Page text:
Powder-snow avalanches are natural hazards which affect the way populations live in mountainous areas. Field measurements from avalanches remain one of the most significant and useful sources of information about their dynamics and behaviour. In this paper, we consider all the video data from the Swiss Vallée de la Sionne test site from the years 2003–05. General scaling laws are sought for the avalanche front velocity based on plume theories. Avalanche Froude numbers are found, comparing three different length scales: the cube root of the fracture volume; the avalanche height; and the depth of entrained snow cover. We discuss the difficulties in defining the volume of a powder-snow avalanche: should we include just the head or also the turbulent wake that extends back to the starting zone? This relates to whether we use a compact model for the avalanche, such as the KSB model (Ancey, 2006; Turnbull and others, 2006) or a plume model (Turner, 1973). Observations are made regarding the lateral spreading behaviour of the avalanches. We show that the slow lateral spreading can be explained by large internal velocities and anisotropic turbulence generated by the large-scale motion in the avalanche head.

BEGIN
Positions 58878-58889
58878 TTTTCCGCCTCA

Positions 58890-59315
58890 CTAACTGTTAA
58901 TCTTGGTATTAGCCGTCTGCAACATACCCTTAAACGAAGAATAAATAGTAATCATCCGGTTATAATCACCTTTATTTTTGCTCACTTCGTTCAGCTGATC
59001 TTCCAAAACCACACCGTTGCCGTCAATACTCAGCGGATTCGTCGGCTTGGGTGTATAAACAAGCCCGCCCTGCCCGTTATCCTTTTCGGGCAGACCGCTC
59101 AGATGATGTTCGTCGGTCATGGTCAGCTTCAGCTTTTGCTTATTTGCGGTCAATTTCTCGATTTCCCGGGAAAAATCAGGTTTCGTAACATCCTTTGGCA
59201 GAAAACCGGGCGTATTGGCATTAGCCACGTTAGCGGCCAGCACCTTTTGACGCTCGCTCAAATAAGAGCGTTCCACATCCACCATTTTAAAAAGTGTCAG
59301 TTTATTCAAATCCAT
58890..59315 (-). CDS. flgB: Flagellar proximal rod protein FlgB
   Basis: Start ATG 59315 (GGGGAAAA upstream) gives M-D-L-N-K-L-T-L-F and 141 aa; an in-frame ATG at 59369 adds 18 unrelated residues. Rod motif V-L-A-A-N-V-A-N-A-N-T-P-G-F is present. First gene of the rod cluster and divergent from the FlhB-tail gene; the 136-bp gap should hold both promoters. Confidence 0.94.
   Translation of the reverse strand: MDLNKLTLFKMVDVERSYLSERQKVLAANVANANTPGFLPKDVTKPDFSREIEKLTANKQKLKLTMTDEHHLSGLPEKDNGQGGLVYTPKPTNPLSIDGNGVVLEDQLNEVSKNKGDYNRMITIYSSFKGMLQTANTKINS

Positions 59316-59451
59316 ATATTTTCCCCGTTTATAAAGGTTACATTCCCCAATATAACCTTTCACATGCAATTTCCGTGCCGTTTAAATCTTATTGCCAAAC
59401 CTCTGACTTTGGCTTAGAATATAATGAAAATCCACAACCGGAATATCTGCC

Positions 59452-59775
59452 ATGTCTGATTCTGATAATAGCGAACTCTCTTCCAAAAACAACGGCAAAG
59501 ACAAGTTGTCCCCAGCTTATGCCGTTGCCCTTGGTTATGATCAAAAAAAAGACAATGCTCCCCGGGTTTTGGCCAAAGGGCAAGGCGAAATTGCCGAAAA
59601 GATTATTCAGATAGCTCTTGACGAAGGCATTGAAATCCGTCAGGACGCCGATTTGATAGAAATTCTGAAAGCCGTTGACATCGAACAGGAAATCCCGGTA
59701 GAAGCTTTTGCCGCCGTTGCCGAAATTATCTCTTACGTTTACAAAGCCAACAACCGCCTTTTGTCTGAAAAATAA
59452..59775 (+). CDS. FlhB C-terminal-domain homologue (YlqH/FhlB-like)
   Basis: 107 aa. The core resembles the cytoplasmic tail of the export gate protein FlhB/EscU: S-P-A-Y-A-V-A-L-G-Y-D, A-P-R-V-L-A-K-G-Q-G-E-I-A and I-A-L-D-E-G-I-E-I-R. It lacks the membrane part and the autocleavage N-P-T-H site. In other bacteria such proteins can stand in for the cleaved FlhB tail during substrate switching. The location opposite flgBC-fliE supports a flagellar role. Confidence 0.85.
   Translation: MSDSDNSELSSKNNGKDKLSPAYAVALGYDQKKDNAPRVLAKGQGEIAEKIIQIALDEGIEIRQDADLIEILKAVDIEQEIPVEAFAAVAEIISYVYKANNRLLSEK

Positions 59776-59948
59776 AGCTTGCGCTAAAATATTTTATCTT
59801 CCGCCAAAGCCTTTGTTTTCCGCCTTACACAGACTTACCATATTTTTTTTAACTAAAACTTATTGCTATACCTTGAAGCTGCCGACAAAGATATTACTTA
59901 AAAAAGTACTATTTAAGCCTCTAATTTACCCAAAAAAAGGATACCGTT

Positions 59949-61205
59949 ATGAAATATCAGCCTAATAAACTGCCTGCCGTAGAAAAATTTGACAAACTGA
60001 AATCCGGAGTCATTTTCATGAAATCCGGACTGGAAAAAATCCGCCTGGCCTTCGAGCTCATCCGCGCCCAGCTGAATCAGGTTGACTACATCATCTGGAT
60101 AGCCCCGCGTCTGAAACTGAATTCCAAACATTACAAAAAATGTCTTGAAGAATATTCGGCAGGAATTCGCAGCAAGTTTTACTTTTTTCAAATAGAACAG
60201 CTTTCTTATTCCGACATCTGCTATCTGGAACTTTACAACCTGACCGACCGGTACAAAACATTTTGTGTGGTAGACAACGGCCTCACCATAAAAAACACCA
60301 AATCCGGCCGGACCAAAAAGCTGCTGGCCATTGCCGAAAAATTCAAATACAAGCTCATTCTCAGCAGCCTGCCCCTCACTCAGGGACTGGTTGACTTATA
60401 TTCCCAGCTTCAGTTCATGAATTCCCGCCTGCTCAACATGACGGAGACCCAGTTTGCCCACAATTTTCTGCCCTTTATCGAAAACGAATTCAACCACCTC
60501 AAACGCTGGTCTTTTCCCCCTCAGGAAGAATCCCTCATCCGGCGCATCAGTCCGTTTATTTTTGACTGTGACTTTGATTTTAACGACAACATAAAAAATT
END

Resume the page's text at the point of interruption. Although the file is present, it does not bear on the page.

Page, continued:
The Journal of Glaciology is published six times per year. It accepts submissions from any discipline related to the study of snow and ice. All articles are peer reviewed. The Journal is included in the ISI Science Citation Index.